A: I think they should be used in a selective, cautious manner. . . . I think we should look at programs that are getting very good results. This is what I love about Keropudas Hospital’s program in Finland. They have 20 years of great results treating newly psychotic patients. They see if patients can get better without the use of meds, and if they can’t, then they try them. It’s a best-use model, not a no-use or anti-med model."
After one more edit, an interesting review of the book mentioned in the reply to first version of this post:
Also, that Finland program as described in Anatomy uses very few psychiatric drugs, and it does in low doses and tries to keep people off them. Whitaker is just explaining that his opposition is not to 'psychiatric drugs' like some groups, but to unscientific & harmful practices, which is exactly what gives him so much ethos. The Finland program is from what I remember of it, far from modern psychiatric practices.
In fact, in my email communication with Whitaker, he has stated that no patients would miss antipsychotics if they were banned. Based on his books and many interviews/videos I have seen of Whitaker, I think he would probably agree with the statement "The way most drugs are prescribed, they make the illness worse in the long-run." (note I don't know Whitaker personally)
This is a very complicated debate because one can't talk about psychiatric drugs in general, you have to look at the individual evidence for each one. For example, I have much less faith in the Harrow Study that Whitaker cites as evidence that antipsychotics do worse, because I found the critique that its just the worst patients who stay on antipsychotics very salient. This study indicated the health of the off-med and on-med groups diverged after two years (with the off-med group improving significantly.) However, there seem to be a dearth of studies that are this long testing antipsychotics versus placebo (because of the inherent difficulty of that study, I imagine).
Take Meds. It's no solution, but it's the beginning of a solution.
Go to the Italian country-side and *become a man*, Italian style (it involved a lot of wine and pasta).
Work Mike Rowe-style jobs (like learning how to build an entire house in France).
Refuse to do any more stupid shit (for others) in your life.
Stop feeling guilty about anything. (Doesn't mean you lose your conscience).
Do what you love, do what you love, do what you love.
It's easier if you're a founder.
I feel the chaos of a startup doesn't help things. I long for a structured 9 to 5 job in an office. Being alone at home just exacerbates things and having a bed behind me just makes me want to crawl under the covers and sleep. I tried going to various cafes to work but there's no free wifi (which I suppose I wouldn't use anyway) and the prices are ridiculous. Libraries are great when they aren't packed and when the homeless aren't using it for shelter.
I have to admit I do have a sudden burst of energy when I stumble across an interesting github repo.
Purposeful / meaningful activity is a great way to combat depression.
Just my opinion, I'm not a subject matter expert.
It's hard to think, it's hard to talk with people--- the social scripts are all broken and the baseline feeling of my reality is warped into something ugly. When I'm depressed there is nothing "really awesome", it just doesn't exist.
On the other hand, I've found the whole condition can be fluid/mutable and have felt these sorts of low states much less often since I started meditating and paying attention to my internal state.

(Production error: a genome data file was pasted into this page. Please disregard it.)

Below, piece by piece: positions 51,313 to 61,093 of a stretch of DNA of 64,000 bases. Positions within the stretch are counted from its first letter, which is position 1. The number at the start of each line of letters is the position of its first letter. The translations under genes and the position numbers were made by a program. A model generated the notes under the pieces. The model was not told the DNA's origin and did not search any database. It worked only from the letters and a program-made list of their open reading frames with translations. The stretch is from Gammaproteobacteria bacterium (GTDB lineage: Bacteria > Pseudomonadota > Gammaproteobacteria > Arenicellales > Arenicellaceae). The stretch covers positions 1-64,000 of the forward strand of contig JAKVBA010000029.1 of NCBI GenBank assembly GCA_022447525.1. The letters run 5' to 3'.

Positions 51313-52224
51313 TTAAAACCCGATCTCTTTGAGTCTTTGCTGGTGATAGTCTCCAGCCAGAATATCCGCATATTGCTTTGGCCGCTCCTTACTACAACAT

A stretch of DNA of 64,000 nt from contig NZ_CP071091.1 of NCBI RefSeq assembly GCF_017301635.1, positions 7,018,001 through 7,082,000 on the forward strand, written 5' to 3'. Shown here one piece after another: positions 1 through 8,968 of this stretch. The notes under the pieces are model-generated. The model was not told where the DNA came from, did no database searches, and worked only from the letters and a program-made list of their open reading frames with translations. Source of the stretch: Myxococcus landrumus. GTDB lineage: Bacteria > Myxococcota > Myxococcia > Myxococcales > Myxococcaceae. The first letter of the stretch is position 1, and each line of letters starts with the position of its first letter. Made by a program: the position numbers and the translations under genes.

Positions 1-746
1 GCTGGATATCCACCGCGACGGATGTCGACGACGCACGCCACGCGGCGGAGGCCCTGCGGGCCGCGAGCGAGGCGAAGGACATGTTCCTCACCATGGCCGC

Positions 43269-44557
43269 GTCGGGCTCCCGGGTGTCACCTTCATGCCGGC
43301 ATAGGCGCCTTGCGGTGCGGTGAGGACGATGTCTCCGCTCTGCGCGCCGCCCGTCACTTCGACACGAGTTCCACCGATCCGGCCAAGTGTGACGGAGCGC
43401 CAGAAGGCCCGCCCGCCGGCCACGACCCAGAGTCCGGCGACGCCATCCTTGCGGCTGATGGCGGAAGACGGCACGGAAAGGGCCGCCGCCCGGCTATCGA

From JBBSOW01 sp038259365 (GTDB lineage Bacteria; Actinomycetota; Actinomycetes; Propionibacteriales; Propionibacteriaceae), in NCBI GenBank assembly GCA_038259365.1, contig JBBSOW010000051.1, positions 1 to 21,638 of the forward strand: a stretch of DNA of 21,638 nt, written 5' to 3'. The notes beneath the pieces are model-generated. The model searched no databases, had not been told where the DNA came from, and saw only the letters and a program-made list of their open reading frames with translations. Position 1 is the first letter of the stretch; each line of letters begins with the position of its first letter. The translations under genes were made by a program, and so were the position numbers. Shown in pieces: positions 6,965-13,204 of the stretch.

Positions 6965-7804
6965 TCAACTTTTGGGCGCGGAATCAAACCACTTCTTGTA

If the things that once made you feel really awesome (sex, motorcycling, coding, gaming, cooking, whatever) no longer hold any appeal for you, that means you're very likely not merely "feeling down" but actually clinically depressed.
It's like when a finger is numb -- you touch things with it thinking, "How odd, I ought to be feeling something." But you don't.
It's not just feeling down. It's your brain's ability to feel pleasure being physically broken.
I originally thought I was just different from everyone else, or that "they" were wasting their lives on pointless pursuits. Now I actually understand why it's so great having a niece to take to the park.
It is a lack of momentum and a heavy inertia to stay miserable and avoid change. It becomes a sunk cost where it's almost impossible to change something small in your life, let alone something big or huge.
Your advice is naive, and tantamount to asking "Have you thought about not being depressed, I hear that could work". If it were as simple as thinking your way of depression, it wouldn't be such a problem.
The best advice I've ever encountered is to take care of the little things, like sleeping on time, remembering to eat every day, doing laundry and getting out of the house. These are often the first things to go and often the hardest to get back into the routine of doing. Once you can manage a day at a time, it's easier to start to try managing a week at a time.
Large changes won't matter if you can't take care of the smaller things in life that support you. Depression isn't one of those things you can snap out of, but one that you can gradually work yourself out of.
It's not fun or easy though.
The issues of "doing something awesome" and depression are totally orthogonal.
Most people already are trying to do whatever they think is really awesome. For example, raise a family and have a steady income; or create a startup; or be an artist; or move to Europe.
In fact, the depressed person is probably already trying to do whatever he thinks is really awesome, or at least contemplating it, in real life, and being depressed is just getting in the way.